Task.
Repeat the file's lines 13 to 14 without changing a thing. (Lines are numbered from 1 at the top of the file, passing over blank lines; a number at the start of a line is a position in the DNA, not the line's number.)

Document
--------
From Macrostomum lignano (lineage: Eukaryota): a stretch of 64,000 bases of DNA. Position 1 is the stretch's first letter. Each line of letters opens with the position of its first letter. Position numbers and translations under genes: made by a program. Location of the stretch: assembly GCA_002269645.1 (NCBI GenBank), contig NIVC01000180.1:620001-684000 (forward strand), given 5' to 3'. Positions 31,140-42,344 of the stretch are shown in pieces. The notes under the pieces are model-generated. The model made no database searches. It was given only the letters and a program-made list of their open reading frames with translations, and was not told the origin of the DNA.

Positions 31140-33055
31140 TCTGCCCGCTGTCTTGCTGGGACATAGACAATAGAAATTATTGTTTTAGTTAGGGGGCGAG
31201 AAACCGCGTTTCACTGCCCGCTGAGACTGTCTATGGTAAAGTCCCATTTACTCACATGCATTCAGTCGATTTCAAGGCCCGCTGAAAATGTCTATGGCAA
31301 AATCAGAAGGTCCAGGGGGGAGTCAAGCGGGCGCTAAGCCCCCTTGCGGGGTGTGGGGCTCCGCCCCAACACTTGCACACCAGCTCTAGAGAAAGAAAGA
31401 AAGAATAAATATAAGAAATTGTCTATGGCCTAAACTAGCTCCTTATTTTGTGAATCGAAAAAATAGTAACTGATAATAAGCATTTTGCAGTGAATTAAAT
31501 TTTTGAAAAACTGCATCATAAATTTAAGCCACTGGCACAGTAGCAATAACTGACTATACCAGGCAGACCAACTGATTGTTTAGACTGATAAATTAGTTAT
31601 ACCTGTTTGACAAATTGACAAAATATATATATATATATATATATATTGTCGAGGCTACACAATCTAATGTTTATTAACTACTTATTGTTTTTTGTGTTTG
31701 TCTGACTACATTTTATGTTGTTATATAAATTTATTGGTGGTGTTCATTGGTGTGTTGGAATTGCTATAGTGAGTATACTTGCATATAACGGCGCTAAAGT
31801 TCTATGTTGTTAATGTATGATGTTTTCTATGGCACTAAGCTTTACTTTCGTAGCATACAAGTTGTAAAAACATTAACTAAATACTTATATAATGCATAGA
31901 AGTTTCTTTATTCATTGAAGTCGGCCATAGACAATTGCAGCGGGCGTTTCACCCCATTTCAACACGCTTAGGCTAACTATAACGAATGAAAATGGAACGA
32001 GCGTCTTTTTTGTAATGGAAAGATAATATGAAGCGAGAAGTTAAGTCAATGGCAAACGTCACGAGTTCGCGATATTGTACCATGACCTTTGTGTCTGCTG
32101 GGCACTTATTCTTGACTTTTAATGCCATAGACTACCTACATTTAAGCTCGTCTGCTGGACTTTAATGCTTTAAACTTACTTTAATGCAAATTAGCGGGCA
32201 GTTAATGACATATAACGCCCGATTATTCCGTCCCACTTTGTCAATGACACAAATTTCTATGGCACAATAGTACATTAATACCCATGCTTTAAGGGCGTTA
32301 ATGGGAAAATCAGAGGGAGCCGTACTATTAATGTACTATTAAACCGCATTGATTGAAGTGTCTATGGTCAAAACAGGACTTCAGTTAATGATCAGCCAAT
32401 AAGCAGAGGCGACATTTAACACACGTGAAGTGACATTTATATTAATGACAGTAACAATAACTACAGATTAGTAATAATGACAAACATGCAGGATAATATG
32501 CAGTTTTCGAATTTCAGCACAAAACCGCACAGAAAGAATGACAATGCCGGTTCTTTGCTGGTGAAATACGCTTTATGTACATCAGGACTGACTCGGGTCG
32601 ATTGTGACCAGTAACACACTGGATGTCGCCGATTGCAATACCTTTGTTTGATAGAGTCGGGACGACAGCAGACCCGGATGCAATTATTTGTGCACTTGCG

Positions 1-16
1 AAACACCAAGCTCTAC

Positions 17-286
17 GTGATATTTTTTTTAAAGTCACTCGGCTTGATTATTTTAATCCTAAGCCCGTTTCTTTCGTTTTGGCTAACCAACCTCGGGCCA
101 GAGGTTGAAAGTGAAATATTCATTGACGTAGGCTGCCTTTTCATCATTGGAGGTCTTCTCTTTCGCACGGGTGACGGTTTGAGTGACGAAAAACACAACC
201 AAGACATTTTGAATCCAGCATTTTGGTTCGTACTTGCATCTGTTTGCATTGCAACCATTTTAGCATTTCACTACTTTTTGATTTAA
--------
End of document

32101 GGCACTTATTCTTGACTTTTAATGCCATAGACTACCTACATTTAAGCTCGTCTGCTGGACTTTAATGCTTTAAACTTACTTTAATGCAAATTAGCGGGCA
32201 GTTAATGACATATAACGCCCGATTATTCCGTCCCACTTTGTCAATGACACAAATTTCTATGGCACAATAGTACATTAATACCCATGCTTTAAGGGCGTTA